A CNN article from June of this year describes road blocks at several points in 2 Alabama towns. For 2 days, off duty St. Claire County deputy sheriffs flagged motorists down, steering them toward federal highway safety researchers. The motorists were asked questions about drinking, drug use, and then asked for breath samples, as well as paid saliva and blood samples. These were part of a national study conducted by the National Highway Traffic Safety Administration.
In Fort Worth, Texas, drivers were stopped by a police road block where, as in the previous story, they were asked for breath, saliva and blood samples. It was part of a government research study that sought to determine the number of drunken or drug impaired drivers.
Vic also presented an NBC audio track that gave details of a road block stop where a woman was offered $10 for cheek swabs and $50 to give a blood sample.
Vic brought up a very important question: Are these drivers responding under the law or is this a commercial contracting job that allows someone posing as law enforcement to display assumed authority so they can pull you off the road?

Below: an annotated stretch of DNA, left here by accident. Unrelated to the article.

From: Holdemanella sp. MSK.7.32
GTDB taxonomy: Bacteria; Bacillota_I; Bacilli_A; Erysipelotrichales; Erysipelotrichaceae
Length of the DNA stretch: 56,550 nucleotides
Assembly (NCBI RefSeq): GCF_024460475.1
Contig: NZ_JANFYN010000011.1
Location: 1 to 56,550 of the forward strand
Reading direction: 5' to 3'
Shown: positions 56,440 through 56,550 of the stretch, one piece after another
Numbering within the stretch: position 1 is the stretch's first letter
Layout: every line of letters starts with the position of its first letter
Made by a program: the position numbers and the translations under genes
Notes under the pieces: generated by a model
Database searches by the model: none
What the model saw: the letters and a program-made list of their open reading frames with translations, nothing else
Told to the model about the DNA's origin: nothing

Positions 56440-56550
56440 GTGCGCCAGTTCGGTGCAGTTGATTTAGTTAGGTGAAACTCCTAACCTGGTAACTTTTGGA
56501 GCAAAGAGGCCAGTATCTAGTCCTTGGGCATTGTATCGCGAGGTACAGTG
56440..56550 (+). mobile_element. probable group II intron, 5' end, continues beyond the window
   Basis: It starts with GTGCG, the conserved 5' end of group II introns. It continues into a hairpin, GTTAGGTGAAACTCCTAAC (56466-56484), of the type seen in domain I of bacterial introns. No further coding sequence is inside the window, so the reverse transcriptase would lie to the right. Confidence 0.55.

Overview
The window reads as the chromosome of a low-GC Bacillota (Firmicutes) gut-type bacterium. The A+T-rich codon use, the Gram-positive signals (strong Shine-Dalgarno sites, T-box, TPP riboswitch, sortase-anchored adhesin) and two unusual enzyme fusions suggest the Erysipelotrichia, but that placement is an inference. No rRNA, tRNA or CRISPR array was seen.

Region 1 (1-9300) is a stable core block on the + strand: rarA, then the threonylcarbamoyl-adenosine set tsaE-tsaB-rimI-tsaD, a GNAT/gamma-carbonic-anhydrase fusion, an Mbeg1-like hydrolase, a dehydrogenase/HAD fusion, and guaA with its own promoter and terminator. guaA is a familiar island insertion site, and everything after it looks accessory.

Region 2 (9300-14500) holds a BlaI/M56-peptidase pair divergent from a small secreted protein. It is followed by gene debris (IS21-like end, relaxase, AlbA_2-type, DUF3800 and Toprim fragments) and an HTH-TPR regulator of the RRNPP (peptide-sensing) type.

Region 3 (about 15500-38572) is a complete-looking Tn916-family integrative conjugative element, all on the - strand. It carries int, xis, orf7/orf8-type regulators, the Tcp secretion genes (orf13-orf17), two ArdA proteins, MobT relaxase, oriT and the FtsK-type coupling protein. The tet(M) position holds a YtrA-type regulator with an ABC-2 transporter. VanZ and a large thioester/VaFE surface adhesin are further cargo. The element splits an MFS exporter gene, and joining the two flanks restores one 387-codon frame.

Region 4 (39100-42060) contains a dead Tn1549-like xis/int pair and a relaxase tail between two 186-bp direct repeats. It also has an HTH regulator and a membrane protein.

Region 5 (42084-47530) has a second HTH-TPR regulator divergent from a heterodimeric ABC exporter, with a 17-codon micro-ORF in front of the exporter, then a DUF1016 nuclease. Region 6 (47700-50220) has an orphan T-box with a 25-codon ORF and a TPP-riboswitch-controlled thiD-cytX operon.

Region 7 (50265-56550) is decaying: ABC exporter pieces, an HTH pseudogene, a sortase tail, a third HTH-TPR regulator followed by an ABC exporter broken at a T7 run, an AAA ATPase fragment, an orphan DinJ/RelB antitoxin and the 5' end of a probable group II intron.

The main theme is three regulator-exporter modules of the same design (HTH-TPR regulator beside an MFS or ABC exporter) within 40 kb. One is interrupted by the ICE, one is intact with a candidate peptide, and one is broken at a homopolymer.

In other related stories:
--Before the end of this year, the NHTSA will decide whether or not to begin the rule making process to mandate newly manufactured cars to be equipped with Vehicle to Vehicle technology or V2V. This is communications technology that constantly monitors and broadcasts location, the direction you're driving, speed and possibly even the number of passengers in your car.
--A federal judge rules that the U.S. government's Internet “kill switch” is not protected by secrecy laws and must be disclosed to the public.
--The nation's police cars are to be equipped with a system for tagging vehicles they want to trace so that a fleeing car can be located via GPS.